Amber Truck Brake Light Reduces Collision Potential


Source: Commercial Carrier Journal

Following a 30-month study that ended last year, Groendyke Transportation learned that the addition of a relatively simple, pulsating amber brake light reduced rear-end collisions by roughly 34 percent.

The Oklahoma-based hazmat hauler had received an exemption from the Federal Motor Carrier Safety Administration (FMCSA) to mount the light on the back of 632 of its tanker trucks, and in two-and-half-years they saw a 33.7 percent drop in rear-end crashes along with the elimination of all railroad crossing rear-end accidents.

A reduction like that in accidents caught the attention of safety experts at the FMCSA which is now expected to grant an exemption for amber pulsating brake lamps on all tank truck carriers.

“Rear end collisions with a truck is indeed something that can be reduced,” said Paul Menig, executive director at the Transportation Safety Equipment Institute, which recently filed comments with FMCSA in support of an exemption request made by National Tank Truck Carriers (NTTC).

“I would expect FMCSA sometime this year to grant the exemption for the rest of the tank trailers,” Menig continued.

A blanket exemption for all tanker trucks is welcomed news for NTTC.

“If you’re going to cut accidents by 30 to 40 percent, that’s great. That’s what it’s all about,” said NTTC President Daniel Furth. “The distracted driving issue is out of control and extremely dangerous. Where it’s evidenced most is where these people are flying right into the back of cars and, in this case, a tank truck right in front of them.”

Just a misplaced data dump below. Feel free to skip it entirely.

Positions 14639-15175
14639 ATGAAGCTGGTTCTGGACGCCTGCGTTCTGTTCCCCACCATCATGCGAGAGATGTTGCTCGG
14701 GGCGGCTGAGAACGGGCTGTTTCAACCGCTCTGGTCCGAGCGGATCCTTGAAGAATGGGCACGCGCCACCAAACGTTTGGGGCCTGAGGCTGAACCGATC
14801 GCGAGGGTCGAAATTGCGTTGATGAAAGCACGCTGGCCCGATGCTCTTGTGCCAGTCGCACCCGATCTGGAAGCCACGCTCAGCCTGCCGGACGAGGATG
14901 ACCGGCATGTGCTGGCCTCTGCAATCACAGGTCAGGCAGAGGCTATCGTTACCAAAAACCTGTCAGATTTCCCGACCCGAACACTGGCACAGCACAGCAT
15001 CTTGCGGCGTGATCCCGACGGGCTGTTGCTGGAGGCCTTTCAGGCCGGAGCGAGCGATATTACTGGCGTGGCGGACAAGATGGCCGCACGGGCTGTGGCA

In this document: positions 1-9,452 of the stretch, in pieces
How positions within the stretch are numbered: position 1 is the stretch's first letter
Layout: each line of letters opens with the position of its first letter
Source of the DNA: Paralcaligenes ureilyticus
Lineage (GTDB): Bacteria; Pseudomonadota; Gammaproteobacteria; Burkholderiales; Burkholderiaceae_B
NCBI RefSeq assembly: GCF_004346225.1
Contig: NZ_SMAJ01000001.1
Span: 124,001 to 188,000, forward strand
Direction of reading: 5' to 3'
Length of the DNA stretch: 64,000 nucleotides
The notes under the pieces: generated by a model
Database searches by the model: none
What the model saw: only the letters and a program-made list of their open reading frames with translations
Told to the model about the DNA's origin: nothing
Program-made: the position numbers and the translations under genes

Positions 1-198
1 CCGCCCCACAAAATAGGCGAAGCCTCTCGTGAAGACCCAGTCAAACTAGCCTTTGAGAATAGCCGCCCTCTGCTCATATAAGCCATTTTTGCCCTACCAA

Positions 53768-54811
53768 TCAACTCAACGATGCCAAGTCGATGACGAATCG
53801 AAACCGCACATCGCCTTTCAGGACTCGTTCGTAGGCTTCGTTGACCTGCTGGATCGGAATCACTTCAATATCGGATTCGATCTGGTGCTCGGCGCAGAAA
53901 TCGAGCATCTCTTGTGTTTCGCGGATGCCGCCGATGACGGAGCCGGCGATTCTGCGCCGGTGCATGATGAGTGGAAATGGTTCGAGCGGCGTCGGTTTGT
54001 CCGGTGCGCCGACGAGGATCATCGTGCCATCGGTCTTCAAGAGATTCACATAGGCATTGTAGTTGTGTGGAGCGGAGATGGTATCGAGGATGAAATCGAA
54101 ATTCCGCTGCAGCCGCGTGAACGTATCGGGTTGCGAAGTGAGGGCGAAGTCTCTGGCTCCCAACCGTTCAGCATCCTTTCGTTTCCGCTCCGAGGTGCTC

By approving of amber brake light exemptions for all tanker trucks, Menig said FMCSA will be able to study the light’s effectiveness with other carriers. But they are not the only ones watching.

“From what I’m seeing, NHTSA is already keyed up to do something,” Menig said.

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Approval from the National Highway Traffic Safety Administration (NHTSA) will pave the way for manufacturers to offer the amber pulsating light as factory option, which Menig said will reduce costs for fleets.

“Everyone’s going to reduce cost if we could make this something that could be ordered with a trailer at initial production,” he said. “That takes out a lot of the cost associated with it.”

However, Menig advised that it probably take multiple years before it would be allowed under NHTSA.

“You have to get NHTSA involved and I think they’re going to need some additional data in order to meet the government requirements for efficacy that they’ll have to meet,” Menig said. “We agree with the exemption and we want people to develop standards and monitor what’s going on to be able to take it to the next step where it is factory installed.”

In the meantime, fleets will be able to turn to the aftermarket for light kits. Optronics reported that it will offer a kit, which it expects will cost fleets around $75.

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